On this forum, we see dozens of transitory, accidental renewal problems every day, where people have minor DNS errors or something, or have changed their web server configurations. It seems like most of those people didn’t mean to drop the associated domain names from their certificates and indeed want to be told whether the renewal would imply a change in the certificate content! (Many certificates cover quite large numbers of different domain names, up to 100; and many of the errors can be outside of the control of the person performing the renewal, as when a DNS provider has an outage or something.)
That’s exactly what it does However, it couldn’t renew that particular certificate because you had both domains on the same certificate. If you put each domain on its own certificate, certbot will indeed renew the ones it can, and retry the others later.
A simple way to put it might be that if you routinely use
--allow-subset-of-names, you can easily lose names that you didn’t mean to lose, and you won’t notice until people’s browsers start returning errors on the site.
LOL. Different strokes, I guess. I really wouldn’t have thought that people renewing a hundred domains were using LetsEncrypt. I can see your reasoning for not making it the default, but still hardly risky!
Well, I had both domains on the same certificate because there’s nothing in the beginners guide to LetsEncrypt that suggests that’s what will happen. You run certbot, and it asks you what domains you want certificates for. There’s no suggestion that if you don’t want annoying interconnections you should run it five times if you have five domains.
This is good feedback! Digging a little deeper, I would say the root cause here is that Certbot was designed when rate limits were fairly tight (5 certificates per domain per week), and was designed to assume you wanted to combine names on a certificate wherever possible. Since then, the rate limit has increased to 20, so combining certificates is less valuable. At the same time, what we’ve learned through experiences like yours is that putting a single name on each certificate tends to be more robust to this type of failure. It may be worthwhile to rethink the Certbot defaults! One slight complication is that if two server_names are on the same vhost in a web server config, it may be impossible to put them on separate certificates without radically rewriting the config.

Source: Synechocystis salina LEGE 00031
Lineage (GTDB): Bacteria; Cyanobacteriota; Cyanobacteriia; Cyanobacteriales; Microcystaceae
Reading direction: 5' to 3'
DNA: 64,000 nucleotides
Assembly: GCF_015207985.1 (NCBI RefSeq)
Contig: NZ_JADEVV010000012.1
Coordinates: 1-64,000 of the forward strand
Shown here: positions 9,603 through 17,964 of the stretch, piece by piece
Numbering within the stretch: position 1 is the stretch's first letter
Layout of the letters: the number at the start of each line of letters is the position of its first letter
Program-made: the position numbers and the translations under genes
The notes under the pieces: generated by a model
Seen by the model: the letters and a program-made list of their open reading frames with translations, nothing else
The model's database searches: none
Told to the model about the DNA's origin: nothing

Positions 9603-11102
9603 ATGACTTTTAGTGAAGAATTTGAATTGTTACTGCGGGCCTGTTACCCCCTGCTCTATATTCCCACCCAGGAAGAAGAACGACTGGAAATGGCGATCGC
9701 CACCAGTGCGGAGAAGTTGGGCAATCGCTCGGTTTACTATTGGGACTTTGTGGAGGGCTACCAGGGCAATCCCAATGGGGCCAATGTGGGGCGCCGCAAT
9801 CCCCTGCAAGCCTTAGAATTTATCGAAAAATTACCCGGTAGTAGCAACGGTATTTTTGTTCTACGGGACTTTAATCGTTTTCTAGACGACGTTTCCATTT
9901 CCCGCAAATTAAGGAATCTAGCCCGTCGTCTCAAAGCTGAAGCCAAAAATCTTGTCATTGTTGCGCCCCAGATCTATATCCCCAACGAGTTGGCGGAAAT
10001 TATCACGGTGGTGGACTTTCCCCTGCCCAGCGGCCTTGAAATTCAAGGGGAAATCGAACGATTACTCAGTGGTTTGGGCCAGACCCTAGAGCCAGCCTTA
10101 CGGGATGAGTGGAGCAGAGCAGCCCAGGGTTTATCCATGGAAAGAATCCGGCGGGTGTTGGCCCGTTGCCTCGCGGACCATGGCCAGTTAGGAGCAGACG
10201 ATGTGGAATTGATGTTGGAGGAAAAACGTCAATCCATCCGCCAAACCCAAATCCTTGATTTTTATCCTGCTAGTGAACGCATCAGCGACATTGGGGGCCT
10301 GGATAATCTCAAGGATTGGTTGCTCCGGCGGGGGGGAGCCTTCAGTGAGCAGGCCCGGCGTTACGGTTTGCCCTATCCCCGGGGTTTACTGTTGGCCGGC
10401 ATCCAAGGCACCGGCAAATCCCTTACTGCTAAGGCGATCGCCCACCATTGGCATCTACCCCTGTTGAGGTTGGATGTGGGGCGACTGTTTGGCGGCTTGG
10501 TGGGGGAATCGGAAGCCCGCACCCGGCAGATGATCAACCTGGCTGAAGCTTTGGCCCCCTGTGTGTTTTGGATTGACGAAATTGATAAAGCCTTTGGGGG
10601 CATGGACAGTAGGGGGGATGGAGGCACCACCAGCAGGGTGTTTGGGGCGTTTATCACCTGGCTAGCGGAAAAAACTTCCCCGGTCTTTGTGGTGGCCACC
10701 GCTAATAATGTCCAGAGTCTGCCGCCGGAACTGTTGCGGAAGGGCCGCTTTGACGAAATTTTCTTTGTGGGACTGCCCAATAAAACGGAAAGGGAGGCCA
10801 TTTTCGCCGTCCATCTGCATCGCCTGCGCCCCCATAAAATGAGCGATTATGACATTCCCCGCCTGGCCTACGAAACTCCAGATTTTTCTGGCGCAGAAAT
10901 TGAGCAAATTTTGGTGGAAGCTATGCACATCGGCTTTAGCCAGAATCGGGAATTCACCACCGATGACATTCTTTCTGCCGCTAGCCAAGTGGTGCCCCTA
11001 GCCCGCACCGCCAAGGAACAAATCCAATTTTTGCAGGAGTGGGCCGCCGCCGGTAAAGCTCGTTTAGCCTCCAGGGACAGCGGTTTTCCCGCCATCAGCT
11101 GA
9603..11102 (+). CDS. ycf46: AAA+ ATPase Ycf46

I’ll also note that the Certbot design for storing certificate issuance preferences is part of what makes
--allow-subset-of-names risky. Because the set of current certificates in the Certbot config directory is considered the canonical reference for which domains are desired, dropping any domain means it is permanently dropped. If we were to switch to a system where we store the desired names separately from the actually issued certificates, this feature would be much safer; even if you drop a domain on this renewal, you might bring it back on the next renewal. @bmw @pde @erica.
This has proved to be a very tricky design space. There is a case for having a list of “desired domains” that gets recorded when --allow-subset-of-names actually does something, but there’s a risk it would lead to a bunch of implementation complexity.
Some related tickets:
Also all very good feedback.
I’m not sure I’d want to encourage more complexity in Certbot; I think it’s safe to provide just a little more information. Just a note to say that if you select multiple domains they’ll all be on one certificate, and need to be renewed together, otherwise the user should run certbot for each domain, would help immensely.
Anyway, thanks for all your very pertinent feedback. This is why LetsEncrypt is #1